Sunday June 25, 2017
JOURNEY OF A THOUSAND SMILES
Review

JOURNEY OF A THOUSAND SMILES

January 25 2017

JOURNEY OF A THOUSAND SMILES, 5pound Theatre, Butterfly Club Melbourne 18-22 January 2017.

Jessica Hackett (writer/actor/walker) walked from Melbourne to Canberra to hand-deliver a petition to the House of Representatives in the hope that asylum seekers and refugees would finally be treated with dignity and respect. Her show Journey of a Thousand Smiles lets us in on what it all meant – then and now.  

Theatre is about story telling set in a theatrical guise. To their credit 5pound Theatre gave Hackett that platform to present her journey.  Directed by Jason Cavanagh with a small and cohesive set by Robert Lingham comprising a narrow row of rocks for her to walk on and the use of an audio visual screen which gave the audience an insight into her walk. When you closed your eyes you were aurally on that journey with her.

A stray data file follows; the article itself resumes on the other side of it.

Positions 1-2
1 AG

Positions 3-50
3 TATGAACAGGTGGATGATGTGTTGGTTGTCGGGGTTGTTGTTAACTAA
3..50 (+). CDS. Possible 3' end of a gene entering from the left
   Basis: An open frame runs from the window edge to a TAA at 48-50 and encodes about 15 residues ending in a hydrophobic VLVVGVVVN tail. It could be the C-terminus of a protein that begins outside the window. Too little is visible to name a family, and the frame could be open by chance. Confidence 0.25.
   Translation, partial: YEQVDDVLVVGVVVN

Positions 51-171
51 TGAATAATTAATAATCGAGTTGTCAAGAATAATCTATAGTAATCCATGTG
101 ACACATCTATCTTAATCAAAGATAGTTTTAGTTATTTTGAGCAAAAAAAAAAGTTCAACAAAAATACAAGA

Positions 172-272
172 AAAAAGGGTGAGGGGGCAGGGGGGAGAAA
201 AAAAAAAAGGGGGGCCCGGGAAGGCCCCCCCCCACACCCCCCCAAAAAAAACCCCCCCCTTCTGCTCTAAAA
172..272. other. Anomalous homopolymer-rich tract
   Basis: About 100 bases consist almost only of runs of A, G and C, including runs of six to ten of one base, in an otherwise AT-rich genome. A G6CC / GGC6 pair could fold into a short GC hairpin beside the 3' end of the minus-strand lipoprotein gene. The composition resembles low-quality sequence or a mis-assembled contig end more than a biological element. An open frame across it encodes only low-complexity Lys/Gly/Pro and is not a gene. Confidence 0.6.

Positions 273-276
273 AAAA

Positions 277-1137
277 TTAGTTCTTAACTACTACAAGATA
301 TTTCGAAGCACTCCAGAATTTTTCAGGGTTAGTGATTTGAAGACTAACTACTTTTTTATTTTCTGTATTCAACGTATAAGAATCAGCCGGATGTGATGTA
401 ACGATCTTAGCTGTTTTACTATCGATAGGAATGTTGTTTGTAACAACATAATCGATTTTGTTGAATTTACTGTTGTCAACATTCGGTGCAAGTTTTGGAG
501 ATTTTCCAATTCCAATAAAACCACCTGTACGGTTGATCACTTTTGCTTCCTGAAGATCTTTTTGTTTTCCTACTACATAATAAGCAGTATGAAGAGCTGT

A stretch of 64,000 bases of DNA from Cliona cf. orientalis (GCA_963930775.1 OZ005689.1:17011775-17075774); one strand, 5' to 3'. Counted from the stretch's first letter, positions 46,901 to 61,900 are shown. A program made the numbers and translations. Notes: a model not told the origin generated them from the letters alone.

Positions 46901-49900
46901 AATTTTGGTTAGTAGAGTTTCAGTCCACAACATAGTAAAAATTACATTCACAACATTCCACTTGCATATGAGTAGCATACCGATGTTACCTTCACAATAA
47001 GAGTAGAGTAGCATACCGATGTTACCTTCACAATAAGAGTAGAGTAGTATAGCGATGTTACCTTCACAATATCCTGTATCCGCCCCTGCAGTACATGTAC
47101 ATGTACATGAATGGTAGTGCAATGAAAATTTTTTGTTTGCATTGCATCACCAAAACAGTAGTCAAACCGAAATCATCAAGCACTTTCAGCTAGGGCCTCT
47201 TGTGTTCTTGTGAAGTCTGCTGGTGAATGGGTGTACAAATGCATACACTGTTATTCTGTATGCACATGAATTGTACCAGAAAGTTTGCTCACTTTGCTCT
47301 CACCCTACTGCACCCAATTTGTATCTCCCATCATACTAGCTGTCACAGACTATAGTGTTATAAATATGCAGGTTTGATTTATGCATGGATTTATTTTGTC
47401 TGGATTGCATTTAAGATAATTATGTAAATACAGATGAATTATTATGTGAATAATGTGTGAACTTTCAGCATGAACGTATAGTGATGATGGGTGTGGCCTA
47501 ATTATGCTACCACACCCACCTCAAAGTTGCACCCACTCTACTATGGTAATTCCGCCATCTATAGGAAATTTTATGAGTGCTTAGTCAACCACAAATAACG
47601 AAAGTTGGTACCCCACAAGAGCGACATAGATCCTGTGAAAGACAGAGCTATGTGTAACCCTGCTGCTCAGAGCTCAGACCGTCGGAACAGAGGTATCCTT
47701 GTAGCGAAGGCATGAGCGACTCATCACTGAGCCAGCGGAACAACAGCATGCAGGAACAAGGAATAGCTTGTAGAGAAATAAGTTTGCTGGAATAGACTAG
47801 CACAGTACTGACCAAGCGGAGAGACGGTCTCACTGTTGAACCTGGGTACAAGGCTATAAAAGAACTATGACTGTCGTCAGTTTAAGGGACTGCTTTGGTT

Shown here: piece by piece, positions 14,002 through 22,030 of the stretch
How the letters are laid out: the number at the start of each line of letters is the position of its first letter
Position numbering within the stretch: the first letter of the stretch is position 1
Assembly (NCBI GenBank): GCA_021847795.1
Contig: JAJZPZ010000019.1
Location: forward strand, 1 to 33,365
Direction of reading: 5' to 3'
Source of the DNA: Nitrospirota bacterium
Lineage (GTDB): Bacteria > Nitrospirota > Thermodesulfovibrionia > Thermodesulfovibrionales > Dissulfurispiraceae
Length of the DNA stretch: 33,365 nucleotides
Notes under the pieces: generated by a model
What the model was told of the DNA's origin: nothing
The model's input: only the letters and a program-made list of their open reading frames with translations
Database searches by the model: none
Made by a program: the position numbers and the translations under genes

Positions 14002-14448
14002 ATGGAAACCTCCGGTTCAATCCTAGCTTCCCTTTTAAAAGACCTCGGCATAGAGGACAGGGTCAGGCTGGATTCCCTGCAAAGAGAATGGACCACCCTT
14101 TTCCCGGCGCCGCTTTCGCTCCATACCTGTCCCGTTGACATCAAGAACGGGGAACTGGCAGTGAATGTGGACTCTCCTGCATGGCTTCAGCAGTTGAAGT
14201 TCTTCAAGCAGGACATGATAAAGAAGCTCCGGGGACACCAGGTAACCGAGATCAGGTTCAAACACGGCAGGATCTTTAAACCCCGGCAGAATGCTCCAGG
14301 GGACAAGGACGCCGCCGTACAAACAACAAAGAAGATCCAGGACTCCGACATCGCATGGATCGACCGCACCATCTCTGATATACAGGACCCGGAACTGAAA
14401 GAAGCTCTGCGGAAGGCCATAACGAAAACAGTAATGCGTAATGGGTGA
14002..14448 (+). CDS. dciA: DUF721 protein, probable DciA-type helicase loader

Like Camino walkers across the globe there was the offer of food and shelter along the way; the mind playing tricks; bulls turning into cows and the nagging feeling that maybe you were doing the wrong thing – would people understand or were they/you just being self righteous.  And a local government representative not allowing you to walk through their boundary for health and safety reasons – theirs — they didn’t want to be sued, which put an extra 80 kilometres onto the walk. This is a very funny anecdote. 

Perhaps because it’s a small space, performers and directors alike seem to feel the need to have the audience participate. It didn’t work for me: it wasn’t necessary we, the audience, were part of it by nature of the space.

JOURNEY OF A THOUSAND SMILES

Colin Craig added atmosphere with some fine guitar playing and vocals. Again, it seems because it is a cabaret space there is a need to have a musical interlude. I’m not so sure.

There are heart-rending moments when listening to refugees speak of their plight, their fears, ill health and their treatment, or lack of. Tears well up, you can’t help but be affected. In these moments we understand why Hackett did what she did. It is unfortunate that during the walk the High Court came down in favour of the government; the realisation that it is about the interpretation of law not humanity.

Journey of a Thousand Smiles is worth the walk.

 

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